I love the man beside me
We love the open road
No phones till Friday
Far from the overkill
Far from the overload
One of the album's most fascinating and enigmatic songs is "Passion Play (When All the Slaves Are Free)". The title, of course, refers to the story of Easter, then juxtaposes the Christian imagery with contemporary commercial ones. The first two lines of the song -- "Magdalene is trembling / Like a washing on a line" -- conjures something Joni will sing about a few albums from now. In fact, it was through Joni's music that I learned about the horrific Magdalene Laundries, which I have written about several times.

"Slouching Towards Bethlehem" is equally enigmatic, interpreting and building on the poem by W.B. Yeats. Few writers could successfully use such a famous piece as a base for their own lyrics, but Joni's words blend beautifully with the original.

Other songs are more straightforward. "Cherokee Louise" paints a painful picture of an abused child. In "The Windfall (Everything for Nothing)", Joni sneers and nearly spits at the greed and rapacious materialism that she sees all around her.
Oh I'm tangled in your lies
Your scam
Your spider web
Spit spun between the trees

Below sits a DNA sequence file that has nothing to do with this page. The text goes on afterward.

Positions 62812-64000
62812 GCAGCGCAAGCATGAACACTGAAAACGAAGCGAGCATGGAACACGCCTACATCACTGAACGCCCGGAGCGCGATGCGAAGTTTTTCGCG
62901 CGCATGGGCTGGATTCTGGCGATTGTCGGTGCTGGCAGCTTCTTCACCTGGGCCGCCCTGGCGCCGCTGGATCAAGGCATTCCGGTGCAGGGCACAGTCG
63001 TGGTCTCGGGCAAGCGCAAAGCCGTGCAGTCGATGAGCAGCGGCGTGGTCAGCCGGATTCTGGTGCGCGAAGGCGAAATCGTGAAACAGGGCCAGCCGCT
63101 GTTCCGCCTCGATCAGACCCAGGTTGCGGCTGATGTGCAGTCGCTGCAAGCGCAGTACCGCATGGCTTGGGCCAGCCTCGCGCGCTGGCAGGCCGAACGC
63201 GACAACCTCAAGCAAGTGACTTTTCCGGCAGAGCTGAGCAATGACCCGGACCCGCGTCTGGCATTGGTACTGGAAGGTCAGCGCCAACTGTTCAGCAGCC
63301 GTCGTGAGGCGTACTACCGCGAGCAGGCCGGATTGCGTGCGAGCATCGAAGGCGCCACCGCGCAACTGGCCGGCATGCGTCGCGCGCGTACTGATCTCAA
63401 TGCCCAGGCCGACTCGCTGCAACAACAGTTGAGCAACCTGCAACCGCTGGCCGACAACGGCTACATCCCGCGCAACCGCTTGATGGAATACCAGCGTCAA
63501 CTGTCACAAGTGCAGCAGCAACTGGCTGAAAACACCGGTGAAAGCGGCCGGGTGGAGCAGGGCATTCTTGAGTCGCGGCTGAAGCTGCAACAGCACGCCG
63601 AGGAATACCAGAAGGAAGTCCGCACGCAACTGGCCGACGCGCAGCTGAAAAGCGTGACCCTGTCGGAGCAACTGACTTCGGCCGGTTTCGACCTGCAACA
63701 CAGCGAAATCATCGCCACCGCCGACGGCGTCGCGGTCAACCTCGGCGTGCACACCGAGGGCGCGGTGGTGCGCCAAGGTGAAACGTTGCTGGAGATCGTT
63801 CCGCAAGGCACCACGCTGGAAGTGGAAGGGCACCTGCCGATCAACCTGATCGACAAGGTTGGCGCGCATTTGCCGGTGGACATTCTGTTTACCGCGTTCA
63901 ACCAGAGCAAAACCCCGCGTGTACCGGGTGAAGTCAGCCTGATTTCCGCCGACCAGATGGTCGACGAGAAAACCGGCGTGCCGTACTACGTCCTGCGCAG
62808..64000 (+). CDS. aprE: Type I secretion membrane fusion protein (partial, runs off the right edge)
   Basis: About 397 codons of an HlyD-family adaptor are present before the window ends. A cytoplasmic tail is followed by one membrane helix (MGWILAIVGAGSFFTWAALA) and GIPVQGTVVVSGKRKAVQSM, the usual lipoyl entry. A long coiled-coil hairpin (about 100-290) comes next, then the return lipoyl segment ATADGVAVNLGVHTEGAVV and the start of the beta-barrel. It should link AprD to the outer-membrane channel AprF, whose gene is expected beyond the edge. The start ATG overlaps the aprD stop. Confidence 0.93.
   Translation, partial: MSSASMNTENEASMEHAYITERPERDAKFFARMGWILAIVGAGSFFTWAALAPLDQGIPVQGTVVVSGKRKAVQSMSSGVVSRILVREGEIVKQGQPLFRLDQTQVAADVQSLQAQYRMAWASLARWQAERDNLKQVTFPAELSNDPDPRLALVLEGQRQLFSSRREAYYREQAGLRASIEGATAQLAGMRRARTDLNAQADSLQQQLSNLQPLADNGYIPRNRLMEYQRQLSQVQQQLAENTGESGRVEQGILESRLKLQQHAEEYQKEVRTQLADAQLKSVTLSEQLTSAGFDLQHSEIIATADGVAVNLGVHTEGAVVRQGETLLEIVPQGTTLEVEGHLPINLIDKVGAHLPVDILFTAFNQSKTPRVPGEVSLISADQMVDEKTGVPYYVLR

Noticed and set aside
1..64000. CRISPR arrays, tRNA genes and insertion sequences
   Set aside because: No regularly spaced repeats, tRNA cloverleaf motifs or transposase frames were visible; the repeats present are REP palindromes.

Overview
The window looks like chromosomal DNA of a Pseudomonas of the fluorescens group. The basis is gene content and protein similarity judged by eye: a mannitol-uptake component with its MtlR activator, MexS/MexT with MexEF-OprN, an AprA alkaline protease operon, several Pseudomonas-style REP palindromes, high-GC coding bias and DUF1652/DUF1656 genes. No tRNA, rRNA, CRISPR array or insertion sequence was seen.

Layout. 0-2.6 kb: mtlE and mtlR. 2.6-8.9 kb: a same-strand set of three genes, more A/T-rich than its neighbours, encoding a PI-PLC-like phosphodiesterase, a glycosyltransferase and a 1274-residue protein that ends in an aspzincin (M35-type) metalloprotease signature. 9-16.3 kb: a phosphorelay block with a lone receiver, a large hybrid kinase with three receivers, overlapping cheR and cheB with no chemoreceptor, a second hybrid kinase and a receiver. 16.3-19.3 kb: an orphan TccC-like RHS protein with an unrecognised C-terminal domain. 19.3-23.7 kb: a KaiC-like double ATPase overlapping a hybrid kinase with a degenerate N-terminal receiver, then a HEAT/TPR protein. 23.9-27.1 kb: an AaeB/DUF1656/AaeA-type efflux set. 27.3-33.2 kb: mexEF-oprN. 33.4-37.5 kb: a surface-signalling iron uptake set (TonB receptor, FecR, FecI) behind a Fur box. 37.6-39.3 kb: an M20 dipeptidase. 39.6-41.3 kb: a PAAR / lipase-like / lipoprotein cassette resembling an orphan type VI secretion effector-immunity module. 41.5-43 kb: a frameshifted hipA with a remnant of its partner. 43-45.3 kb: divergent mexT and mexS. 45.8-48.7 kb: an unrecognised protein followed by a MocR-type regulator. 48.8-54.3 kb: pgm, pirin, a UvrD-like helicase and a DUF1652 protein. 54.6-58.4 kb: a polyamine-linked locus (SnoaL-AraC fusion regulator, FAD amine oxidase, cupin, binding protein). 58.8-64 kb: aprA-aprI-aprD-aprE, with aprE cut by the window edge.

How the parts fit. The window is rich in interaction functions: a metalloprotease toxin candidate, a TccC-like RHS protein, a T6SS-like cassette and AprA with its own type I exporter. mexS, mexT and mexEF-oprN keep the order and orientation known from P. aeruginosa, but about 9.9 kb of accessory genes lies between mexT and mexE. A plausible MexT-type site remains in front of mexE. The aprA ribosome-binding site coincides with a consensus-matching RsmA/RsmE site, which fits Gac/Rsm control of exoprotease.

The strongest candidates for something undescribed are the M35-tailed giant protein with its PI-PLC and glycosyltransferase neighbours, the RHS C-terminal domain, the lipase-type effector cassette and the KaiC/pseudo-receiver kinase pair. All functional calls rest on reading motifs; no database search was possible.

Doors slam
You want my head
You'd eat your young alive
For a jaguar in the drive
You lie too much
You lie too badly
You want everything for nothing
The only song on this album that doesn't work for me at all is the nostalgic and prosaic "Ray's Dad's Cadillac". But this is a mainstay for Joni of this era. She often re-visits the music-and-friends portion of her small-town Canadian upbringing with warmth and happy memories.

The album cover

The cover art on Night Ride Home is collage made from Joni's own photography. On the front cover, we see the profile of (perhaps) a man driving, as seen by the other person in the car, and maybe Joni's own reflection in the visor mirror. There are images of some natural setting, perhaps a lake, seen from the road as the couple drives by.

I don't read too many reviews when I write these posts, but I did find something interesting about the album's cover from a review in Billboard. In "Exposing Joni Mitchell's New Album", Chris Morris writes:
The cover of Night Ride Home features a photographic self-portrait.

[Joni] dates her involvement with film to a 1983 live concert in Santa Barbara, Calif. A five-camera crew shot the show; two of the cameras broke down, and Mitchell subsequently had to fill holes in the continuity with other footage.

"That's where I learned film making, on this project -- working from found footage and making it work," she says. "I didn't know the rules, so I broke a lot of them. People kept saying, 'You can't do that, you can't do that.' What came out of it was a pretty strange, experimental kind of piece, but in England they liked it, they played it . . . A lot of early videos in England bore its influence."

Mitchell subsequently shot a Super 8 documentary of the '83 tour, "Refuge In The Roads" ("It's a home movie," she says). In 1988, she worked on three self-financed videos for tracks from the album Chalk Mark in a Rain Storm.